North Carolina man gets life for shooting 5-year-old dead

Darius Sessoms, who was found guilty of fatally shooting 5-year-old Cannon Hinnant two years ago, was sentenced to life without the possibility of parole in a recent trial by a Wilson County judge.

The North Carolina man was initially charged with capital punishment but was able to avoid the death sentence under the Alford plea, which allowed him to maintain his innocence while acknowledging the prosecutors collect evidence for a conviction.

The shooting incident happened in August 2020. Hinnant was cycling around near his home when the convicted shot him. At that moment, Sessoms lived next to Cannon’s father, Austin Hinnant.

Hinnant, who was playing outside on Archer’s Road with his two older sisters, was taken to Wilson Medical Center. But, the 5-year-old child could not be saved and died in the hospital.

After the incident, police officers arrived at the death scene, and within 24 hours, they managed to arrest Sessoms.

Trial situation

As one of the trial participants, Hinnant’s mother, Bonny Parker, read a victim impact statement to the court at the sentencing.

Parker called Hinnant “my pride and joy,” when she was reading her statement. She said that Hinnant’s death made her and her family suffer for the rest of their lives.

“[Hinnant’s death] made us suffer for the rest of our lives.”

Bonny Parker, Cannon Hinnant’s mother

Aolani Pettit, Sessoms’ girlfriend at that time, attended the trial and pleaded guilty to obstruction of justice. As the result, She was sentenced to four to 14 months.

When asked after the sentencing, Parker told the media that the judge’s decision bring peace to her family. However, She had previously begged the court to pursue the death sentence for Sessom. She said that she felt unfair unless Sessoms was sentenced to death by trial.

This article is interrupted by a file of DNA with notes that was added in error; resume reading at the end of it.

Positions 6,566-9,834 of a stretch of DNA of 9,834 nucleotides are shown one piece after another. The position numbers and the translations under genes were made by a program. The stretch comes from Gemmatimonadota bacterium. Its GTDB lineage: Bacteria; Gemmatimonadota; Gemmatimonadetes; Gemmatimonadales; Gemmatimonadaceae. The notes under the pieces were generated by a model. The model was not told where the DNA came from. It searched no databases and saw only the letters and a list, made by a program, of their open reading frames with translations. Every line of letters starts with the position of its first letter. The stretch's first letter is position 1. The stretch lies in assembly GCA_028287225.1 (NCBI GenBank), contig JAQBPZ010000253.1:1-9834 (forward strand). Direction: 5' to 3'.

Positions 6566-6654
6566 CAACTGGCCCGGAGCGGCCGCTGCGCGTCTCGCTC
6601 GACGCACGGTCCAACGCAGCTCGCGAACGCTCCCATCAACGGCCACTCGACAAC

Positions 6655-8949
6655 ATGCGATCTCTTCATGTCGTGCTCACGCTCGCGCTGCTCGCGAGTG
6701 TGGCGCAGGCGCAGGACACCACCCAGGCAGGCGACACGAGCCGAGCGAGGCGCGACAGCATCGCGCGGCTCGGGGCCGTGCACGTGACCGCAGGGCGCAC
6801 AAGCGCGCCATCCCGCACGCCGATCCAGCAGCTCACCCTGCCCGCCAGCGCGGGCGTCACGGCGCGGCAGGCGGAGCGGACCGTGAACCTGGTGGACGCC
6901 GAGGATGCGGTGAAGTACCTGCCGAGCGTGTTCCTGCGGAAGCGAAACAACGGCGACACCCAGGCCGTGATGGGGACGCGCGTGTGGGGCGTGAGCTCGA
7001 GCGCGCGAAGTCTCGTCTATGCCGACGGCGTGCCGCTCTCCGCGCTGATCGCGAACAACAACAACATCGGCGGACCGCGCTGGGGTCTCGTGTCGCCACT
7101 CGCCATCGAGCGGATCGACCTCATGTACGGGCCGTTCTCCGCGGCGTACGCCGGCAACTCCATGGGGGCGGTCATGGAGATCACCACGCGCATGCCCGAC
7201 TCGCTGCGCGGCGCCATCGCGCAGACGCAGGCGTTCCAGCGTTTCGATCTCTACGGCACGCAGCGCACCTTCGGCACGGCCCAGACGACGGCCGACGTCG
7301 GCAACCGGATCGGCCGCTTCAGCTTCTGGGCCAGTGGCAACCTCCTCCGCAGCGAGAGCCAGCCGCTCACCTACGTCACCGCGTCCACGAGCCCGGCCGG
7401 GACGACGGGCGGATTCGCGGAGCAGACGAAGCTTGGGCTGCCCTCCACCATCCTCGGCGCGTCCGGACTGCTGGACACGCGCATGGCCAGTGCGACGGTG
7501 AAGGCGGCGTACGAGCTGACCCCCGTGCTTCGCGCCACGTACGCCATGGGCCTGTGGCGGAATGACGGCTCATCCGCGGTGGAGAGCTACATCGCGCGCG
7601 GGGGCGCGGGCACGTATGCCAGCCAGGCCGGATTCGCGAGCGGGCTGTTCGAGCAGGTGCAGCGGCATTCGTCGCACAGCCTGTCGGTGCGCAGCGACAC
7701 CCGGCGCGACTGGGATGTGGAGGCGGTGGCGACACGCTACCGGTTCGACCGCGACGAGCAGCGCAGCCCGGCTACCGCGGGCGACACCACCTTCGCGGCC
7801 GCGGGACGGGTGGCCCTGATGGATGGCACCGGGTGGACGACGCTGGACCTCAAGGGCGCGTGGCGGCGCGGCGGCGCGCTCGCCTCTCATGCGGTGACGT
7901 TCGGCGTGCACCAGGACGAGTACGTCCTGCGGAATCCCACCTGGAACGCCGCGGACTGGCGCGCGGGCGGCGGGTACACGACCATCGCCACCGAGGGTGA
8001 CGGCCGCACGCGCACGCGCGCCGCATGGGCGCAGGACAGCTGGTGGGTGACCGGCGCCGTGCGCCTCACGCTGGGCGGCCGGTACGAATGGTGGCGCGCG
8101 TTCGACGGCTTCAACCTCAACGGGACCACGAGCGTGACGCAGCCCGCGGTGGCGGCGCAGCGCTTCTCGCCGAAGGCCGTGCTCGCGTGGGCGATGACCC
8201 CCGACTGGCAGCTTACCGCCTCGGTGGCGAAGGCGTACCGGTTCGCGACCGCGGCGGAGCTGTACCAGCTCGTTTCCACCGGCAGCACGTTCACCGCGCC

“[It] brings us a little bit of peace,” Parker said.

Parker described Hinnant has an “infectious smile” and personality. She said that she remembered him as a boy who loves to ride a bicycle.

“Knowing that we are walking out of here today and we don’t have to come back. We don’t have to see him. My girls do not have to testify in court. That was the whole reason why he took this plea. It was best for him to take this plea so it would not have to get our girls up there.”

“I want the death penalty and I will demand it.”

Bonny Parker, Cannon Hinnant’s mother

The recent trial showed a different response from Parker on her court appearance back on January 25. At that moment, Parker insisted that she will fight for Hinnant’s justice.

“I pray he gets the death penalty. We will fight for that till the end. That’s what we’re hoping for,” said Parker. “It would mean the closest we can get to justice for Cannon.​” ​​

At that time, Sessoms admitted that he was shooting Hinnant for the first time. Parker then told her feeling in public about seeing her son’s killer as the “hard” part.

“It’ll never bring my child back. But I want him to admit and stand up to what he done to my child,” Parker said. “It was hard walking in there and having to face someone who took my baby.”

Responding to the sentencing trial, Sessom’s parents said they believed their son was under the influence of drugs. They also insisted that Sessom was having hallucinations when shooting Hinnant to death.

Neighbor testimony

Before his life sentence, Sessoms made his first court appearance in May 2022. He was charged by jury with first-degree murder and possession of a firearm in December 2021.

Back in 2020, a neighbor, Doris Lybrand, said that she witnessed Sessom run toward Hinnat and put the gun to his head. He later saw Sessom running back to his own house and thought Sessom was playing with Hinnant.

“My first reaction was he’s playing with the kids,” said Lybrand. “For a second, I thought, ‘That couldn’t happen.’ People don’t run across the street and kill kids.”

Days after the murder, a fundraising organization, GoFundMe, had collected a total of $800,000 for Hinnant’s funeral.

Tyler courthouse shooting

On February 24, 2005, a man shot his ex-wife and son outside the courthouse in Tyler, Texas, then engaged police and court officers in a shootout. David Hernandez Arroyo, Sr. (wikipedia)